External stakeholders aren’t the only ones that deserve a premium content experience, either. RELX learned that upgrading their internal communications with all 33,000 employees led to a 20% increase in team members saying they would recommend the company as a place to work. 

Screenshots from RELX's premium digital stories

9 types of


to consider

Blog posts and guides

Blogs and guides aren’t a novel type of content for readers, but companies can elevate the experience with interactive elements and brand storytelling. Use visuals to move the narrative forward or mix in statistics and maps to bring a guide to life.

For example, an Endocrine Web report on race and diabetes leveraged images and dynamic charts to engage readers. If your marketing strategy uses content to drive traffic and leads, immersive pieces that lead to higher on-page time could boost your results. 

Screenshots from Health Central's premium digital story, Deeply Rooted

Research reports

To make a report more successful (and enjoyable), opt for making it web-based. Research reports take time and effort, so why hide them behind a PDF—which prevents the content from being indexed and optimised for search?

Plus, adding interactive content livens up what could, admittedly, become a little bland.

Penguin Books UK turned their research report, Lit in Colour, into a piece with bright illustrations that transform as a reader scrolls. When you have an important message that you don’t want your audience to overlook, giving it a premium look ensures it stands out. 

Screenshots from Penguin's premium digital story, Lit in Colour

Digital magazines

With the help of a web-based storytelling platform, you can turn digital magazines into opportunities for exploration and discovery. A central landing page for each edition makes it easy for readers to see all the available content upfront. 

The Ecclesiastical Art and Culture Review uses an animated content hub as the starting point for all its articles. Readers are encouraged to work their own way through pieces that resonate with them, and it’s easy for them to choose their own adventure from a gallery.

Screenshots from Ecclesiastical's premium digital stories


Ebooks, like research reports, are cornerstones of content strategies that involve a lot of writing. Turning them into web experiences allows for more organic discovery, putting more people at the top of your content conversion funnel.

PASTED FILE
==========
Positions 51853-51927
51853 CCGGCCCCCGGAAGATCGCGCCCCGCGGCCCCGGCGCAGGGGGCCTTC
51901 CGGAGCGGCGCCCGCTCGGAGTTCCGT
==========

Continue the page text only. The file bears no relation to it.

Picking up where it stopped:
While PDFs are useful for gating content to collect leads link contact information, they block you from leveraging your writing for SEO and internal linking.

Creating ebooks natively in the web browser also empowers content teams to flex all their analytic muscles. Where your funnel tracking and analysis would drop off for a PDF, a web-based experience is trackable with Google Analytics or tools like heat maps. 

Pillar pages

Pillar pages feature extended content around an important topic for an organisation, but they can make readers feel like the page is droning on and on.

The solution is an immersive page like The Hamilton Commission’s guide, Accelerating Change: Improving Representation of Black People in UK Motorsport. As you scroll down the page, images swap out to match the text, and charts evolve. The result is a digital story that turns a lot of content into an enjoyable piece to engage with.

Screenshots from The Hamilton Commission's premium digital stories

Event introductions and match programs

When people can’t be at an event, bring the event online.

Media and storytelling can let readers feel like they’re experiencing the story in real time. Creating premium web-based content summaries of events also lets you stretch the impact and reach beyond the singular event. 

For example, Manchester City has a series of posts highlighting a pivotal game each season. Summaries of the event and firsthand quotes overlap photos to transport the reader. While each event happened once, Manchester City can excite fans and drive traffic for years to come. 

Screenshots from Man City's premium digital stories

Virtual galleries

Everyone expects high-quality images in virtual galleries. But you can leverage surprise and delight by spending a little more time on elements like scrollytelling and thoughtful animations.

Sydney Opera House took fans behind the scenes of the empty venue to see how support teams and artists coped with the lockdown. 

Online galleries with interactive elements highlight the creativity and innovation of the brand behind the photos. They also offer opportunities to incorporate stories, quotes, and information alongside images. 

Screenshots from Sydney Opera House's premium digital stories
More screenshots from Sydney Opera House's premium digital stories

Product marketing

You can get customers invested in a product by showing its history, evolution, and details. Product shots alongside descriptions, like Honda used in its profile of the Cafe Racer, let readers get up close and personal.  

The more content feels like a piece of entertainment, the less it comes off as a sales pitch. While an obvious ad may not stand out to a potential customer, a digital story can draw them in and make them more receptive to product information. 

Screenshots from Honda's premium digital stories

Annual reports

Annual reports celebrate your organisation’s accomplishments, which means they deserve a premium design to match. Enabel’s 2020-21 Activity Report combined statistics, quotes, summaries, images, and video to convey the organisation’s impact to its readers.

Since annual reports are likely to be shared amongst shareholders and your community, it’s ideal to put your best foot forward. A stunning digital story can add credibility to your cause or build trust in your company’s direction. 

Screenshots from Enabel's premium digital stories

Looking to create immersive and visually compelling premium content? Get started with Shorthand's free trial.